Mirahmadi, K., Kabir, M. M., Jeihanipour, A., Karimi, K., and Taherzadeh, M. J. (2010). "Alkaline pretreatment of spruce and birch to improve bioethannol and biogas production," BioRes. 5(2), 928-938.

Alkaline pretreatment with NaOH under mild operating conditions was used to improve ethanol and biogas production from softwood spruce and hardwood birch. The pretreatments were carried out at different temperatures between minus 15 and 100ºC with 7.0% w/w NaOH solution for 2 h. The pretreated materials were then enzymatically hydrolyzed and subsequently fermented to ethanol or anaerobically digested to biogas. In general, the pretreatment was more successful for both ethanol and biogas production from the hardwood birch than the softwood spruce. The pretreatment resulted in significant reduction of hemicellulose and the crystallinity of cellulose, which might be responsible for improved enzymatic hydrolyses of birch from 6.9% to 82.3% and spruce from 14.1% to 35.7%. These results were obtained with pretreatment at 100°C for birch and 5°C for spruce. Subsequently, the best ethanol yield obtained was 0.08 g/g of the spruce while pretreated at 100°C, and 0.17 g/g of the birch treated at 100°C. On the other hand, digestion of untreated birch and spruce resulted in methane yields of 250 and 30 l/kg VS of the wood species, respectively. The pretreatment of the wood species at the best conditions for enzymatic hydrolysis resulted in 83% and 74% improvement in methane production from birch and spruce. PDF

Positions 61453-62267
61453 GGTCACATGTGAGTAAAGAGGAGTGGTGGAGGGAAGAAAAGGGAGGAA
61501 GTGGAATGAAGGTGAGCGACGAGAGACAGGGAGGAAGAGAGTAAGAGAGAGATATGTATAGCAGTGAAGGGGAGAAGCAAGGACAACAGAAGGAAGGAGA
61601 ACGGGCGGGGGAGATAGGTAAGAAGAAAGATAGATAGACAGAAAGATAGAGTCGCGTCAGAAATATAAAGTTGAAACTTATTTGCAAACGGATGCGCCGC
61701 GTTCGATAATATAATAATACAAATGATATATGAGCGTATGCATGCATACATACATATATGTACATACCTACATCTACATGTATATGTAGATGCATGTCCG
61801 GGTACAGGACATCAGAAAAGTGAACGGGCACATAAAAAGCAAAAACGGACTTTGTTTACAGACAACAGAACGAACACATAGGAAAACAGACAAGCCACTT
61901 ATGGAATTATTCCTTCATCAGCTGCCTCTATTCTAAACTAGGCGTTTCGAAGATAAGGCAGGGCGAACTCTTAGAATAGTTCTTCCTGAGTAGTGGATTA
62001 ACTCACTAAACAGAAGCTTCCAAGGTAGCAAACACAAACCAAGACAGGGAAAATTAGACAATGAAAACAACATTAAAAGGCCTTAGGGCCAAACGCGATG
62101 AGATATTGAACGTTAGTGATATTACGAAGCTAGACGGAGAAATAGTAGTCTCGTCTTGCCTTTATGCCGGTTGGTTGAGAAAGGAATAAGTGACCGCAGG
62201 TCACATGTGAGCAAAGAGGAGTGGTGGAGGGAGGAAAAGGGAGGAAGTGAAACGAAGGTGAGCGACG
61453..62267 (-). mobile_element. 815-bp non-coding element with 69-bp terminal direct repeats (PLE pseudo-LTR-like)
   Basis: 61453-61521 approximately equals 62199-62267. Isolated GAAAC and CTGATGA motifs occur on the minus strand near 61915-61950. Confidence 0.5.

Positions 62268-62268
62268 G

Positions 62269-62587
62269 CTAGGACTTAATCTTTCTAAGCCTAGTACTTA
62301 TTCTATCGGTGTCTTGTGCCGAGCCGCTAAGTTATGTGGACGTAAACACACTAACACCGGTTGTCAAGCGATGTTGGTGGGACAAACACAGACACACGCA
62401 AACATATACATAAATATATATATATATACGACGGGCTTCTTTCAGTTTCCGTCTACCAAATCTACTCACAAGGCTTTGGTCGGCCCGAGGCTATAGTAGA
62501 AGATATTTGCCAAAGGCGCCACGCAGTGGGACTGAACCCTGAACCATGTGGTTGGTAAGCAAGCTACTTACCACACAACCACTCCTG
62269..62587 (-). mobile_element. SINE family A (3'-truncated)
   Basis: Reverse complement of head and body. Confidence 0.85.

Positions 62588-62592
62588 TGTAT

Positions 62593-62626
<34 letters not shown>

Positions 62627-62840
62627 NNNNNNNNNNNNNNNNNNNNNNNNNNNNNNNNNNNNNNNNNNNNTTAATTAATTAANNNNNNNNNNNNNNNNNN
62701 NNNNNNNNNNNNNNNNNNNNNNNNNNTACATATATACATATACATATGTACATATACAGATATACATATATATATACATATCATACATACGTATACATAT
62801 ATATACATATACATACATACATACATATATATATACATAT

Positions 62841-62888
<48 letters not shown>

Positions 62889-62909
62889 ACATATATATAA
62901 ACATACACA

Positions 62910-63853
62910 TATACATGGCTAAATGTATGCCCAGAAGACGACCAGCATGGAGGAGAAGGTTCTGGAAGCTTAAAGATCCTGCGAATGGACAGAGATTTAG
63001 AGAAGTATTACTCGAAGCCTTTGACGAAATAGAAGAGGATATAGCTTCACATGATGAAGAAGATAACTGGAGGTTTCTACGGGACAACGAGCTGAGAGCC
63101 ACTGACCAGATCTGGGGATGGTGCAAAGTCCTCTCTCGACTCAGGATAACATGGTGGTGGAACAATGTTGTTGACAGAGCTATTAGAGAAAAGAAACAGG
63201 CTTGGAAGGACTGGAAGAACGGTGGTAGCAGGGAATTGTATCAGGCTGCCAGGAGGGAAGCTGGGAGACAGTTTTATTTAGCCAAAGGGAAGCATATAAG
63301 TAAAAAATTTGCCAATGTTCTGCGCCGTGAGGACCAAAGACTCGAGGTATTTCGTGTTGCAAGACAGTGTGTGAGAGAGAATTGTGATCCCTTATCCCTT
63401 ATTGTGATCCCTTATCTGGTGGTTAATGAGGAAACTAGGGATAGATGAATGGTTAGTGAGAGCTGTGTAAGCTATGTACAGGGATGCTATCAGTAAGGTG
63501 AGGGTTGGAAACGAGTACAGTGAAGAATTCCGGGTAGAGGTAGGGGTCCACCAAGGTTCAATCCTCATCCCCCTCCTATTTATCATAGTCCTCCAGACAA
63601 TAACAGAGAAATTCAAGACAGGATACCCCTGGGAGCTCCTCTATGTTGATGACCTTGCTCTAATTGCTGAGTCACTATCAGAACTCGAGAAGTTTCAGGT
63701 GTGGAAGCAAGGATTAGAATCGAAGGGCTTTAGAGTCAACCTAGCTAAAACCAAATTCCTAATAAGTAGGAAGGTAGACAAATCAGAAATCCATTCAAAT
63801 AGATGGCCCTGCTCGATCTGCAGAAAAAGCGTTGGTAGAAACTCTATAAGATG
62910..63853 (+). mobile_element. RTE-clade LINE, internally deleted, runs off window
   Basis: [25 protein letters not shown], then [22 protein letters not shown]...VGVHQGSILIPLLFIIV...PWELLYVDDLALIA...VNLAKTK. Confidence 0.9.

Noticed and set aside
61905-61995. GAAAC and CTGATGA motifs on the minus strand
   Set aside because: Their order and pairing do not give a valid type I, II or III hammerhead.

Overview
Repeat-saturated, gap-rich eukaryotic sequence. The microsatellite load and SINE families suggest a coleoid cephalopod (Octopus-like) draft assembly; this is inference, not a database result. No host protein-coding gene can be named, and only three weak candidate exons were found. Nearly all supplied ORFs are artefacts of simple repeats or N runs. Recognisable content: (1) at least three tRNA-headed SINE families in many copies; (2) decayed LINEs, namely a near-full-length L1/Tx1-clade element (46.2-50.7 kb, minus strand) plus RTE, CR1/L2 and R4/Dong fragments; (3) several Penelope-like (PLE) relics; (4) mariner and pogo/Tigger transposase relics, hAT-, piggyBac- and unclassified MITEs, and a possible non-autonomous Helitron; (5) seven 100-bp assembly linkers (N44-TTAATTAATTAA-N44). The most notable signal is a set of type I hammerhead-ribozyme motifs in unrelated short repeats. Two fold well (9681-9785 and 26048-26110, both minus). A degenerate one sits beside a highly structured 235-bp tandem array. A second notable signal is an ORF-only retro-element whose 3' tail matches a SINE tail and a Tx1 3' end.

Khosravani, A., Latibari, A. J., Mirshokraei, S. A., Rahmanninia, M., and Nazhad, M. M. (2010). "Studying the effect of cationic starch-anionic nanosilica system on retention and drainage," BioRes. 5(2), 939-950.